Belarus is to amended its military doctrine to permit the use of nuclear weapons, just months after Russian nukes were positioned there for the first time.
In May last year Moscow and Minsk finalized an agreement to allow Russia to position tactical nuclear weapons in Belarus. In June President Putin said that deliveries had begun, then in December President Alexander Lukashenko confirmed that deliveries had been completed in October. This was the first time nuclear weapons had been placed outside of Russia’s borders.
The positioning of nuclear weapons in Belarus which borders Poland, Latvia and Lithuania and whose border is less than 200 kilometers from Ukraine’s capital caused international concern.
This was particularly because, although Minsk had not directly participated in the full-scale invasion of Ukraine, it had facilitated Russian troop and air movements and continues to do so.
Although fears were slightly allayed initially as both Lukashenko and Russia’s President Putin spelled out that the weapons would remain under Kremlin control, the announcement of a change in the Belarus nuclear doctrine has raised concerns among Ukraine and its NATO allies.
The announcement was made by the Belarus defense minister, Viktor Khrenin, during Tuesday’s meeting of Minsk’s security council.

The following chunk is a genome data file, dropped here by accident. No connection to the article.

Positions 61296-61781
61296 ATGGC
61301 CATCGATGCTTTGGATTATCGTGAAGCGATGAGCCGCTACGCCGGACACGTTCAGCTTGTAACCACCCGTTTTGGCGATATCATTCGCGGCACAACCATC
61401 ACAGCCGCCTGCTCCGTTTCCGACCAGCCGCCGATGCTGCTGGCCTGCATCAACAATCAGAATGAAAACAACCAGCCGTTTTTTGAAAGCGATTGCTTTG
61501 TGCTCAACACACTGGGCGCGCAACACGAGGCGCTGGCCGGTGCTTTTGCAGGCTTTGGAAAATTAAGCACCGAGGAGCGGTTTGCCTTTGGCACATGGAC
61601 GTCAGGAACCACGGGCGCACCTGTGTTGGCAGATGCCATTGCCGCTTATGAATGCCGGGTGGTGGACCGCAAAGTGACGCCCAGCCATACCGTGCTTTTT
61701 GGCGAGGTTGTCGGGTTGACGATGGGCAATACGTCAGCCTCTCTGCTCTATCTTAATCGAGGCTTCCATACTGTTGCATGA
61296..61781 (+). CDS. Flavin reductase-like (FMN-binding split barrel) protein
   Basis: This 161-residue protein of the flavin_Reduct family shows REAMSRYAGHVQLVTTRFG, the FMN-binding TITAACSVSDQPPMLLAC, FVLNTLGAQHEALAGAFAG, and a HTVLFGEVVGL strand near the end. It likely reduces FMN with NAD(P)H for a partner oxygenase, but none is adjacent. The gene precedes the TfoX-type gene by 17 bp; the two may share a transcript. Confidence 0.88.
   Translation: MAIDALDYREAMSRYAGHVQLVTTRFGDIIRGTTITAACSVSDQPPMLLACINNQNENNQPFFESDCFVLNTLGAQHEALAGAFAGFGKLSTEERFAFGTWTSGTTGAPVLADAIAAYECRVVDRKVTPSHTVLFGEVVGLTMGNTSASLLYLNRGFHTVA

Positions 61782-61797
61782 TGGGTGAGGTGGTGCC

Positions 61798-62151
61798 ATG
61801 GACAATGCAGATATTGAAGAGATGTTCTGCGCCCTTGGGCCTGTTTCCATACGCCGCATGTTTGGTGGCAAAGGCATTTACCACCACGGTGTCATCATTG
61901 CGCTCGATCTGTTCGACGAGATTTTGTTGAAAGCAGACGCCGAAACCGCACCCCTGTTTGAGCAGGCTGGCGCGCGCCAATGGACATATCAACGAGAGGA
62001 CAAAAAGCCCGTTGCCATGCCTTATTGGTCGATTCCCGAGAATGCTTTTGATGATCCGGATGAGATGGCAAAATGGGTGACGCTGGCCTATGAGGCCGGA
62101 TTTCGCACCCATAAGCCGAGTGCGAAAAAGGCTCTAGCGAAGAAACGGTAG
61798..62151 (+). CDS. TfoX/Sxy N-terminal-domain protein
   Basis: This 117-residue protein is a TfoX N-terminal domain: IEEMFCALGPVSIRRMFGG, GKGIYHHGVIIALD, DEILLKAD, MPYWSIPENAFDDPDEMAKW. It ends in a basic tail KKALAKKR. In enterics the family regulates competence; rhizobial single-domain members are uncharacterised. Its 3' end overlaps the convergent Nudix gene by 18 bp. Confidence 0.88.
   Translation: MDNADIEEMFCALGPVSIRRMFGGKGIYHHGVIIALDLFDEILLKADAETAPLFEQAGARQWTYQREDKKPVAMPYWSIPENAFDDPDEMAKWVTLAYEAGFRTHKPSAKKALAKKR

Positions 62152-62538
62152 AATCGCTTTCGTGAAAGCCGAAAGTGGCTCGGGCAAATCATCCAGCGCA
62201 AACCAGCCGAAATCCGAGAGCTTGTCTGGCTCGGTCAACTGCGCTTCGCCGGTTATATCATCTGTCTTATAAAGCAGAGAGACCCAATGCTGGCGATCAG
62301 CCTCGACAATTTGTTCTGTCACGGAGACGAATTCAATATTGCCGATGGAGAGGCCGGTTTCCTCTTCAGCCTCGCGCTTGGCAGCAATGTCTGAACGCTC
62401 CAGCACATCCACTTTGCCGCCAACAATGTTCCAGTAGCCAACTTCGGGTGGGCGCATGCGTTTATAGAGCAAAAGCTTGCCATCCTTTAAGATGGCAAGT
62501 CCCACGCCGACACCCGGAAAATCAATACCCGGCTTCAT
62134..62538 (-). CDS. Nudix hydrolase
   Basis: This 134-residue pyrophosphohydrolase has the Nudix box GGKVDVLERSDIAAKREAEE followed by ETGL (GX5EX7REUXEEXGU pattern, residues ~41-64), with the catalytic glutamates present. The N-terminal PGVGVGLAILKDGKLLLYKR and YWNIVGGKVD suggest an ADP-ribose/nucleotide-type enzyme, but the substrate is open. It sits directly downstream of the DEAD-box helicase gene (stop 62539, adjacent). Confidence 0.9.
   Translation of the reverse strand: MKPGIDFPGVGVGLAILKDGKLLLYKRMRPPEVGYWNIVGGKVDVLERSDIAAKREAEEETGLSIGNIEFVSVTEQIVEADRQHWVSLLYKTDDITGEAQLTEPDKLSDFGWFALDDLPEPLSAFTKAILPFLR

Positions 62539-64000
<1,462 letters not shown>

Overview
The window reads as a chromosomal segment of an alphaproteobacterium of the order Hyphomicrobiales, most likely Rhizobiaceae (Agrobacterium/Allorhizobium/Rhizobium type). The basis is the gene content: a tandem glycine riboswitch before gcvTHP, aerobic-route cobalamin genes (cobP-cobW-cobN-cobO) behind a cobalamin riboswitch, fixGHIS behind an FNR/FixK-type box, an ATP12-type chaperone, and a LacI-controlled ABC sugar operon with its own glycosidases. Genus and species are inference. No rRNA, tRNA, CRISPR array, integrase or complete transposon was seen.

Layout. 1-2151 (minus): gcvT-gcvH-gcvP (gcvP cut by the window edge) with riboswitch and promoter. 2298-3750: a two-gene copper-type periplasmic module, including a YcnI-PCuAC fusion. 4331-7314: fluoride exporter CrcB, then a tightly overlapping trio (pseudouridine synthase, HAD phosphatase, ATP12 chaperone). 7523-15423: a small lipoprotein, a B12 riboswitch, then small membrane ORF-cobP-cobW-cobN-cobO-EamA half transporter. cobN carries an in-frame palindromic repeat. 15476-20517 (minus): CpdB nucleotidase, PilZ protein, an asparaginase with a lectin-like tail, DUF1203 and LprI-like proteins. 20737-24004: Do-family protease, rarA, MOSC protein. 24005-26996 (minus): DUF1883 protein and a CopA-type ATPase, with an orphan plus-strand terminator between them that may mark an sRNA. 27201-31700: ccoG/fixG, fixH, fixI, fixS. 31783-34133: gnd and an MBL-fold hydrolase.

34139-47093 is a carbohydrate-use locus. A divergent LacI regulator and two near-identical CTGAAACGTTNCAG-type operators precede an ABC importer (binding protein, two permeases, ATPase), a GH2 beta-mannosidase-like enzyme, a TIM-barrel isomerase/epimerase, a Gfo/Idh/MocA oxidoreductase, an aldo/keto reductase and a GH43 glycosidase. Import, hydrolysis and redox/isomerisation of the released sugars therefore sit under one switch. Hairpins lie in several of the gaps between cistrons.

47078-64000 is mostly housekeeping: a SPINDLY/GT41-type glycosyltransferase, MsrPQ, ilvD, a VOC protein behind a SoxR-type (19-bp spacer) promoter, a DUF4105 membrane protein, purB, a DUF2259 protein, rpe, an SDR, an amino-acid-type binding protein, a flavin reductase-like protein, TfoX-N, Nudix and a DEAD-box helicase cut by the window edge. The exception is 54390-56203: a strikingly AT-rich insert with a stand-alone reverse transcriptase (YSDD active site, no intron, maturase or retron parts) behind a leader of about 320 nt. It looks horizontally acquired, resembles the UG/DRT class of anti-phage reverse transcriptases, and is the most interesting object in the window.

“We will clearly communicate our views on the use of tactical nuclear weapons stationed on our territory,” Khrenin said. “A new chapter has appeared, where we will clearly define our allied obligations to our allies.”
The doctrine is to be presented for approval to the All-Belarusian People’s Assembly, a representative body that operates in Belarus in parallel with its parliament. Belarus is closely allied with Russia, and had held both tactical and long-range nuclear weapons when part of the Soviet Union as did Ukraine and Kazakhstan.
They gave up their nuclear weapons, along with the other two former Soviet republics, as part of the 1994 Budapest Memorandum on Security Assurances.
The nuclear weapons Russia sent are tactical weapons intended for battlefield use and have relatively short ranges and comparatively low yields.
It is not clear how many weapons have been stationed in Belarus and it’s not immediately clear whether this new doctrine will concern the possible use of the Russian weapons.
The Belarus security council secretary, Alexander Volfovich, said that the deployment of Russian nuclear weapons in Belarus was intended to deter aggression from Poland, a NATO member. “Unfortunately, statements by our neighbors, in particular Poland … forced us to strengthen the military doctrine," he said.
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